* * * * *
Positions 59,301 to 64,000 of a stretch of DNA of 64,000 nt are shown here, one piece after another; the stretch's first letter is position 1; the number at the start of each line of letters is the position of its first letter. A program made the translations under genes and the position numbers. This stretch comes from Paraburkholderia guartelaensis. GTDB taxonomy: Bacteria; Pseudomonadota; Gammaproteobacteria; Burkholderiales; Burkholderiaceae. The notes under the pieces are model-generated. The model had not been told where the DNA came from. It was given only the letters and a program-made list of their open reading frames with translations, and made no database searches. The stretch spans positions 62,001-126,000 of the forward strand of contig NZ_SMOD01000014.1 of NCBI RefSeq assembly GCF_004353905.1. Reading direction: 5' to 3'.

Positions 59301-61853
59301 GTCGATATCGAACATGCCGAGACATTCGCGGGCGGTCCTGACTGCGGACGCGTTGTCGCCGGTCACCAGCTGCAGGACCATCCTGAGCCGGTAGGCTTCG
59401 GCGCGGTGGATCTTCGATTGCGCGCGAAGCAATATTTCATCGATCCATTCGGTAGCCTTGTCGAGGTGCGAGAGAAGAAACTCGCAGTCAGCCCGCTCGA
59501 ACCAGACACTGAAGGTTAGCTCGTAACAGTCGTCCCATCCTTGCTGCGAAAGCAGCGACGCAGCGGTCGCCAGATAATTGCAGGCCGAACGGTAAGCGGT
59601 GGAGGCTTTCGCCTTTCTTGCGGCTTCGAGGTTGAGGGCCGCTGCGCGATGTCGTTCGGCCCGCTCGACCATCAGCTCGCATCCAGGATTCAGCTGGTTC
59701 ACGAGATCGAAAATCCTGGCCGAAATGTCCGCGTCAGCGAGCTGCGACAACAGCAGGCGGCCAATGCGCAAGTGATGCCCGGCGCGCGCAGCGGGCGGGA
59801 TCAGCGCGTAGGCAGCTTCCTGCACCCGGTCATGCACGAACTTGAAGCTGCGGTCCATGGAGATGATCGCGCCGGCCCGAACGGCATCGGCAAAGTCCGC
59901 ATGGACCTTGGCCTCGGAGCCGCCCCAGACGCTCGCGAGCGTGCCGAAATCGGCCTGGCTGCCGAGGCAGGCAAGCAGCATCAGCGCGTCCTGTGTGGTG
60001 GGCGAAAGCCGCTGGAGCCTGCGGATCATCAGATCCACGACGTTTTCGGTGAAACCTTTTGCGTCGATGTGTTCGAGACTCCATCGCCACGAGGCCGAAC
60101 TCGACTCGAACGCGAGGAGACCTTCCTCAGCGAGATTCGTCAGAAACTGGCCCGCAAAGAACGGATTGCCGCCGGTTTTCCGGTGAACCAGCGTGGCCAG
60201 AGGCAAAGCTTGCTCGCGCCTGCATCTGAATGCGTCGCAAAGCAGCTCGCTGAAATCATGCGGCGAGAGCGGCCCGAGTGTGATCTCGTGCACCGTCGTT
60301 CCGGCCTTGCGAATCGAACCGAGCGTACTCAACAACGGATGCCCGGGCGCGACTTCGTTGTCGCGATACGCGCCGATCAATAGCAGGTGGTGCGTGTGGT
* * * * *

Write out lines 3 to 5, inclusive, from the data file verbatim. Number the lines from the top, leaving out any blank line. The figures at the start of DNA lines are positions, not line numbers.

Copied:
59301 GTCGATATCGAACATGCCGAGACATTCGCGGGCGGTCCTGACTGCGGACGCGTTGTCGCCGGTCACCAGCTGCAGGACCATCCTGAGCCGGTAGGCTTCG
59401 GCGCGGTGGATCTTCGATTGCGCGCGAAGCAATATTTCATCGATCCATTCGGTAGCCTTGTCGAGGTGCGAGAGAAGAAACTCGCAGTCAGCCCGCTCGA
59501 ACCAGACACTGAAGGTTAGCTCGTAACAGTCGTCCCATCCTTGCTGCGAAAGCAGCGACGCAGCGGTCGCCAGATAATTGCAGGCCGAACGGTAAGCGGT